Three errors every investor, big or small, needs to avoid

R. B. Matthews, Doug McCutcheon and Emily Won

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At Longview, we recently recorded a decade of annualized investment returns of more than 17 per cent in our global stock portfolio. While we enjoy success as much as the next person, we realized that the most useful thing for us to do would be to analyze how we could have done even better.

Identifying your investment errors is not as easy as you might think. Apart from the psychological difficulty of admitting that you were wrong, investment results arise from both luck (randomness) and skill. A bad decision can be skated onside by good luck and a sound decision can be side-swiped by unforeseeable events.

The question to ask is: Was it the right decision, given what should have been known at the time? When investing in stocks, the right decision will always include putting the long-term odds in your favour.

Here are three of the major investing lessons that we learned in our first decade.

Avoid too much activity
A useful review we engage in after the end of each year is to see how our results for that year compare with how we would have done had we made no changes to the portfolio during the year. We have always prided ourselves on relatively low portfolio turnover – that is, infrequent buying and selling of stocks.

Despite this, in more years than we would have guessed, the changes we made to the portfolio hurt our return in the short to medium term. The mistake had less to do with the companies we purchased than with the companies we trimmed or sold. It was not uncommon for us to sell shares in a company at a materially higher price than we had paid but, thanks to the continuing outperformance of the business, then watch the price continue to rise for many more years.

It’s easy to ignore the opportunity cost of not owning a company that you sold, but that cost is real. Portfolio turnover has a further disadvantage. A sale triggers tax and, therefore, prevents you from compounding your gains on a before-tax basis. When you own part of a good business run by a highly competent management team, then, in the words of Warren Buffett, “Inactivity strikes us as intelligent behaviour.”

Recognize the durable advantage of today’s technology stocks
The last time we checked, no one had repealed the laws of economics or human nature. However, the global economy has evolved rapidly over the past 20 years.

Today, it is dominated by large, oligopolistic technology companies. We own a number of these companies, but were initially slower than we should have been to recognize their value. Historically, investors have looked to such sectors as consumer products and transportation to find businesses with long, relatively predictable futures. Technology businesses had, on average, shorter business lives.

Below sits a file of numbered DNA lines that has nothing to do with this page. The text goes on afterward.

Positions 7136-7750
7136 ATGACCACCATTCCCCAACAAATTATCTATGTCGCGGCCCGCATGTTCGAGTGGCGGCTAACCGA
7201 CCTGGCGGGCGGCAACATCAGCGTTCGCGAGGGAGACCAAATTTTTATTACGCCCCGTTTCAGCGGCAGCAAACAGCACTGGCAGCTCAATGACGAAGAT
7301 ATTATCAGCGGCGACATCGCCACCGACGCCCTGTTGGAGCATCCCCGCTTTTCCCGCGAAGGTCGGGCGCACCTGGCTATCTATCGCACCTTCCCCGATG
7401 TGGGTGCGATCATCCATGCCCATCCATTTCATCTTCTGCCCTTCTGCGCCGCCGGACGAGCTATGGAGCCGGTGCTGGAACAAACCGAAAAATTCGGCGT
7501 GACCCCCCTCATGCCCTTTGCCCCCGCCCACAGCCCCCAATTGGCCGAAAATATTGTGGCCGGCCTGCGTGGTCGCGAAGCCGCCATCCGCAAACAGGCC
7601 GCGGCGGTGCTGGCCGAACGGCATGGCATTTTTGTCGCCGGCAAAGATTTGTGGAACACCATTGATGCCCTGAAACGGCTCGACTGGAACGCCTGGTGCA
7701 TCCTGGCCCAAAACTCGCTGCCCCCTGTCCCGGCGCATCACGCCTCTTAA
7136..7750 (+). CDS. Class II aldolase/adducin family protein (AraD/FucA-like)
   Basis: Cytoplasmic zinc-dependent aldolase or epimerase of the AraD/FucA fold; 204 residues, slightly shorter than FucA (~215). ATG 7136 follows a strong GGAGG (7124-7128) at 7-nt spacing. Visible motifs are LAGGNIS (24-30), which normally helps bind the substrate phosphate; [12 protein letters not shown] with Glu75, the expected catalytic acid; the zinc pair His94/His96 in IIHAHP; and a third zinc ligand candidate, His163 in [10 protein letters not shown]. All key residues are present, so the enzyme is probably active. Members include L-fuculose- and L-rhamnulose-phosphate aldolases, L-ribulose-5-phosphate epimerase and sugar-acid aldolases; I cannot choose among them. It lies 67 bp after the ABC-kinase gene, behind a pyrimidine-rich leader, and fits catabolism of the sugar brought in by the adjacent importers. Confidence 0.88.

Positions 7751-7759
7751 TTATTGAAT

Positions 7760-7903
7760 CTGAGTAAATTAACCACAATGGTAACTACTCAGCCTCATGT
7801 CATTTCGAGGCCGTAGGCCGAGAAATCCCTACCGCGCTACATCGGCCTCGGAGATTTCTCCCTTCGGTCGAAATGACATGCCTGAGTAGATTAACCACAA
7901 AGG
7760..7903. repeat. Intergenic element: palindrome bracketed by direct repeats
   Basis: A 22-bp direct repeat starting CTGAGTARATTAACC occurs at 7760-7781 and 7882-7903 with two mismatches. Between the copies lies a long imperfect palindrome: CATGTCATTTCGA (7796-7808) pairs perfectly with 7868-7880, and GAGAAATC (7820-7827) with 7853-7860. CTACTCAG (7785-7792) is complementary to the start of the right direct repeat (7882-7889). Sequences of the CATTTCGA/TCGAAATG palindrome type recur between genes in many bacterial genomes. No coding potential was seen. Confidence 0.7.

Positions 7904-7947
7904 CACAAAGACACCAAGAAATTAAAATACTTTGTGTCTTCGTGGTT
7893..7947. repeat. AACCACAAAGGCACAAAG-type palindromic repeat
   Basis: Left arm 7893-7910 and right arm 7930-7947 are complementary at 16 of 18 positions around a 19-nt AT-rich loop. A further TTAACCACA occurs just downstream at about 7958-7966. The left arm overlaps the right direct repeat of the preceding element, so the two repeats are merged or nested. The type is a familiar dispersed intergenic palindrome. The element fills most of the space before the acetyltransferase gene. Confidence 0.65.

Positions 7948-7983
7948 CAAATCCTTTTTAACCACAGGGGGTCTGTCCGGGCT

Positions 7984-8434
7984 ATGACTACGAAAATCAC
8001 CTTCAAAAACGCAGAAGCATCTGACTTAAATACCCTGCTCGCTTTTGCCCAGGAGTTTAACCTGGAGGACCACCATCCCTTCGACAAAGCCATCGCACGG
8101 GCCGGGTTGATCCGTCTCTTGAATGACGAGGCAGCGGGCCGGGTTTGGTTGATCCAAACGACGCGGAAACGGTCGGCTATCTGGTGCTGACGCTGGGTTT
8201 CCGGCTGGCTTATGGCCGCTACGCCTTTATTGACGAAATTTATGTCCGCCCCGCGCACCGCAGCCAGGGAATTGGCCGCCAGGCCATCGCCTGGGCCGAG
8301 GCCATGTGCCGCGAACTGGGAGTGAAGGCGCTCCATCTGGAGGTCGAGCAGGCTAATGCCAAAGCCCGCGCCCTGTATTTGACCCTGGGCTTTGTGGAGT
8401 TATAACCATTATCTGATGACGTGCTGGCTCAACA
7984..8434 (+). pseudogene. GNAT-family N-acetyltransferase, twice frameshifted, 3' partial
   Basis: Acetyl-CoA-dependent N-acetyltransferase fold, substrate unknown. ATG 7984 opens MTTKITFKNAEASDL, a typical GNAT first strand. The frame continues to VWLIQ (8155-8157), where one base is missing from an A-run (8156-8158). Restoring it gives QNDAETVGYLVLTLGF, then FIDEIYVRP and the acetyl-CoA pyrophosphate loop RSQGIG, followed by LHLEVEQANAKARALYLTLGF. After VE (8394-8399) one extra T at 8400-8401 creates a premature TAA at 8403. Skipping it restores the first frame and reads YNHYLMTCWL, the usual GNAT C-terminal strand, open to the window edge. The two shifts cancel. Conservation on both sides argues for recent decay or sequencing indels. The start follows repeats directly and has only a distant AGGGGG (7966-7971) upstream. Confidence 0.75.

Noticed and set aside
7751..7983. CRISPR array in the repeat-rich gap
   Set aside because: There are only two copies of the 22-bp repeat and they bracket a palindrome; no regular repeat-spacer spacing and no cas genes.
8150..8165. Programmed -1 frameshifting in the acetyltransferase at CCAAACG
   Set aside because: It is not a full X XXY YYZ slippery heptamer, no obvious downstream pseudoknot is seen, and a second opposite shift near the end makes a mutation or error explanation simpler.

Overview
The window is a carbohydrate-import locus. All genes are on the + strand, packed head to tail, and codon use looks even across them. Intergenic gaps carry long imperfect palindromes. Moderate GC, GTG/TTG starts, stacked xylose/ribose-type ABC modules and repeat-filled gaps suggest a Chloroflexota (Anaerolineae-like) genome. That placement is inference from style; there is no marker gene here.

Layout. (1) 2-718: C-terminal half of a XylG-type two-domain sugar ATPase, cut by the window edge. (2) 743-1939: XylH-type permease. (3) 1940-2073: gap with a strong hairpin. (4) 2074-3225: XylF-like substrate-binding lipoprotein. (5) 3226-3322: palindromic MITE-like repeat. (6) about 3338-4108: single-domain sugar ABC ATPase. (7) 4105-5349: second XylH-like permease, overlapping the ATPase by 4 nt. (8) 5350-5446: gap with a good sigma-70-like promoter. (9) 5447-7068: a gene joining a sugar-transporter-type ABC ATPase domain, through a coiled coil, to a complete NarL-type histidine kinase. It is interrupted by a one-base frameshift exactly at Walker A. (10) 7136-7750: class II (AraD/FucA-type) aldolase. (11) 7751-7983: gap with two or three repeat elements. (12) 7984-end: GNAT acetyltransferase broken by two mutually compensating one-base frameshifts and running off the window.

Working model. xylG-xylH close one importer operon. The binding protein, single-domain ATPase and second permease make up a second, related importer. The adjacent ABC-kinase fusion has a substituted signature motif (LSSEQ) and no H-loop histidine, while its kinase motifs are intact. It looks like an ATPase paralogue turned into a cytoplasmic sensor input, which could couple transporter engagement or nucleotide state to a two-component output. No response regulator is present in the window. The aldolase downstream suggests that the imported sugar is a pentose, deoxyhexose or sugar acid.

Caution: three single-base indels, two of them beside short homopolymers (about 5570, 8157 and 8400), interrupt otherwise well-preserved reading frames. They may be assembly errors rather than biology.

Today, however, companies such as Amazon, Alphabet (Google), Meta Platforms (Facebook) and Microsoft have durable competitive advantages. This is owing, in part, to network effects – more participants increase the value of the services these businesses provide – and the low incremental cost of providing services to the new customers. We believe these companies, with their strong cash flows and fortress balance sheets, are likely to continue to increase their profits at well-above-average rates for years to come.

Minimize cash holdings
Prior to 2016, the average cash weighting in our portfolio was above 10 per cent. When we trimmed or sold a position, we would often wait, sometimes for extended periods of time, before reinvesting. We justified this on the basis that having cash would allow us to move quickly if an opportunity arose. In the meantime, we would be protected if the market fell.

Most people intuitively like this argument because, at first blush, it sounds prudent to have some “dry powder” at hand. However, investing is necessarily a probabilistic endeavour, and your ability to predict the future is far less than you think. We may believe that we know better than the other market participants that an opportunity has arisen, but even the greatest investors are unlikely to be right more than 60 per cent of the time. And, while we wait for a possible opportunity, our cash is earning almost nothing.

The stock market increases in value more often than it falls. Several long-term studies have shown that sitting on cash in an equity portfolio will, over time, hurt your returns. Today, we generally remain fully invested. (We encourage our clients to hold some cash, but to do so outside their equity portfolio.)

Continuous improvement requires a recognition of errors and a willingness to change your mind. We hope these lessons will prove helpful – not only to us, but also to other investors.